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Zebra Mussels Have Been Found In Austin Water Intake Pipes

Wikimedia Commons
A cluster of zebra mussels.

Divers have found large amounts of invasive zebra mussels at intake pipes that feed Austin’s water supply, opening up a costly new challenge for the city’s water utility.

Austin Water had seen evidence of the small, rectangular mussels in water samples and around intake pipes earlier this summer, but that was nothing compared to what they found when they sent divers down to take a closer look this month.

Mehrdad Morabbi, an operations manager for Austin Water, says one of the screens protecting the intake pipe for the Handcox Water Treatment Plant in Lake Travis was 50 percent covered with mussels, another was around 30 percent covered. For reference, these screens are 24-feet-tall and 30 feet in diameter. Divers removed the mussels from the screens with a pressure washer.

Morabbi says there’s evidence of the mussels at intake pipes for Austin’s other two main water treatment plants, but Handox is likely the first to see major infestation because it’s upstream from the mussel infestation in Lake Travis.

“As we do more and more inspections and cleanup then we’re going to be able to gauge the level of growth and then we’re going to be able to set up the number of frequencies that we need to do for cleanup,” he said.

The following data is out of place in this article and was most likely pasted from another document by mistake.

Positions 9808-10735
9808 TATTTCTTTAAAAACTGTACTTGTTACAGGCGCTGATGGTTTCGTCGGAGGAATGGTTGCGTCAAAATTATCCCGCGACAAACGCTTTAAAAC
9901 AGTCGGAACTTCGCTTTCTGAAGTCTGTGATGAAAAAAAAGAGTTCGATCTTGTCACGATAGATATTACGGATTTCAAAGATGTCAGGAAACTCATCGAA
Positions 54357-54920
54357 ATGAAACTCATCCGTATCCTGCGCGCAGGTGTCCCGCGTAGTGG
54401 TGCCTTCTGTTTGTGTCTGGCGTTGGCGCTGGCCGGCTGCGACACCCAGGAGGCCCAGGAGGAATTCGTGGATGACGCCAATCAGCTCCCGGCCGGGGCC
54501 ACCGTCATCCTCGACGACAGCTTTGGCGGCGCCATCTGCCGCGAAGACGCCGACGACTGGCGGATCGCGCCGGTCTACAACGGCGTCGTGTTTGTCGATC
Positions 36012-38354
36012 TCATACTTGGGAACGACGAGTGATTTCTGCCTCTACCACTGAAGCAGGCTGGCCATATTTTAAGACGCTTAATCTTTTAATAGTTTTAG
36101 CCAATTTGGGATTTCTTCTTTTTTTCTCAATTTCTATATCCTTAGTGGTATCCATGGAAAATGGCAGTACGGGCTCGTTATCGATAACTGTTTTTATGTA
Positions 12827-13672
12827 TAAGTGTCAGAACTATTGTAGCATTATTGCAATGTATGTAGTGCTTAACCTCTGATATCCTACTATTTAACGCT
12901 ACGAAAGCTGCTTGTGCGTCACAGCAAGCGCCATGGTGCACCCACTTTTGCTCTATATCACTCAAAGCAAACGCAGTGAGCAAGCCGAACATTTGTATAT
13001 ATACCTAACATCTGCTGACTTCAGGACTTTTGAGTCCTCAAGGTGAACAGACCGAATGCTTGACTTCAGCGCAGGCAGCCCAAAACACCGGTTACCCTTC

The city is working on a plan to use chemical treatments to fend the mussels off. Austin Water hopes to have recommendations for that plan from a consultant within a month. After that, it will need approval from the Texas Commission on Environmental Quality to proceed.

“Obviously we can’t start injecting chemicals into the lake, so at some point there’s going to be a line in the sand that we just can’t cross [with chemicals] and then anything beyond that line will have to be done manually,” said Morabbi.

However, other cities with zebra mussel populations have found controlling them to be expensive. Morabbi says he’s not sure what they might ultimately cost Austin, but the contract for the divers to inspect and clean infrastructure runs around $212,000 a year.

Mose Buchele focuses on energy and environmental reporting at KUT. Got a tip? Email him at Follow him on Twitter @mosebuchele.
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